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Spare the Rod … Please

This week’s Time Magazine carries a story about a 15-year-old girl in Texas who let a classmate copy her homework.  The punishment meted out by a vice principal at her school for this crime was a smack on the girl’s bottom with a wooden paddle.  The problem wasn’t that the punishment didn’t fit the crime or that the severity of the smack blistered the girl’s buttocks or that it’s hard to justify school people hitting kids.  No, the problem was that the vice-principal was male.  It’s OK in Texas to hit a child for what many would consider a garden-variety infraction as long as women hit girls and men hit boys.

Spare-the-rodNineteen states permit corporal punishment, most of them in the South.  But Elizabeth Gershoff of the University of Texas at Austin says, “The more kids are spanked, the more problematic their behavior is.”  Gershoff has conducted the most comprehensive and current studies of corporal punishment and its results according to Time.

The problems with hitting students would appear to be obvious.  USA Today reports that last year Trey Clayton, a fourteen-year-old student in Mississippi, fainted after he was paddled by an assistant principal.  The student collapsed on the floor, breaking his jaw and five teeth.  In Alabama, Carlos Chaverst, an 18-year-old senior, recalls that he and other boys were paddled without parent notification when he was in seventh grade because the teacher couldn’t figure out which boy was being disruptive.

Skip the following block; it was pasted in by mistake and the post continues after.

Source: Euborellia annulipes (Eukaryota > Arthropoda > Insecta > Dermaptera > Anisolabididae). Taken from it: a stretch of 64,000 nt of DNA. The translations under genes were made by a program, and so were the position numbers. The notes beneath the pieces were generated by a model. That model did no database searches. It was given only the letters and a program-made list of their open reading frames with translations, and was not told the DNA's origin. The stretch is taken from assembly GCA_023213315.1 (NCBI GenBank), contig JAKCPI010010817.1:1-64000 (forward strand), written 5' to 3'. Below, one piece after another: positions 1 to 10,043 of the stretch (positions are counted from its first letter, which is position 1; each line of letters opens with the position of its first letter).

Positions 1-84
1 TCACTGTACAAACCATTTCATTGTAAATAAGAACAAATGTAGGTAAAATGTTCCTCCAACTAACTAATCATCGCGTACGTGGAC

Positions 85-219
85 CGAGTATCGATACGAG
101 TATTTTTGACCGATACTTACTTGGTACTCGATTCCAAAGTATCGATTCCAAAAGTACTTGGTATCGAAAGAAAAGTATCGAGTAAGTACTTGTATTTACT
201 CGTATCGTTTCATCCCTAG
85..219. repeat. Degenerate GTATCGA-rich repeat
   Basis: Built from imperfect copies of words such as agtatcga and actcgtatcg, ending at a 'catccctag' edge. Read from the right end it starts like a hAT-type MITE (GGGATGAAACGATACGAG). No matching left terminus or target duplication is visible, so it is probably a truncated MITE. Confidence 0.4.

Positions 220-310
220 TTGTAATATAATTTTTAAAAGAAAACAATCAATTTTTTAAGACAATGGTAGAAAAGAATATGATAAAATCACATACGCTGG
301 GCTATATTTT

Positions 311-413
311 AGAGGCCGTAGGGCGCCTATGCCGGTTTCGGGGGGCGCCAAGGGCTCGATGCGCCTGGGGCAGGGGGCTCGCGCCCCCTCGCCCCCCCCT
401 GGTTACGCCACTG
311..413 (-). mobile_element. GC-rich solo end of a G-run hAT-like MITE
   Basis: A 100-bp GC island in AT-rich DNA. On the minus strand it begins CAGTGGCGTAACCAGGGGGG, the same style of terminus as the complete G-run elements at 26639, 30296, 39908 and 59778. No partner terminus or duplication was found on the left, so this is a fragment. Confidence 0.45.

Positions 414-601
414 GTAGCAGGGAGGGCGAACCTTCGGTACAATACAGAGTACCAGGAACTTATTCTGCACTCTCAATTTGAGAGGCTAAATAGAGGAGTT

According to the U.S. Department of Education, black students are twice as likely to be paddled as their peers, and in North Carolina, where Native Americans make up 2% of the population, they constitute 35% of those paddled.  The Center for Effective Discipline claims that corporal punishment is not used as a “last resort,” with children of color, but as a first punishment for minor misbehaviors and calls for an end to it in schools.

Numerous studies have pointed to evidence of the deleterious effects of hitting kids. One such study at the University of Manitoba, Canada, found that children who are physically punished as a means of discipline may have an increased risk of problems in adulthood, from anxiety disorders to drug and alcohol abuse.  Southern Methodist University psychologist George W. Holden says that children who are spanked are more likely to become school bullies.  Still, some states continue the practice.

From my vantage point of nearly 25 years as a school administrator, I cannot imagine hitting a kid with a paddle or anything else.  In fact, had it been a requirement of my job, I probably would have chosen another profession.  I remember as a new parent reading a book about discipline.  Never hit your child when you are angry, the author advised.  Instead, wait until you are calm to administer the spanking.  Good lord, I thought.  What do we teach kids when we hit them whether we’re angry or we’re calm?  What does it say about us as role models, as examples of what we want kids to be and do?

It’s not OK to hit kids at school or anywhere else.  We should abandon this idea already as most civilized countries have.

 

 

 

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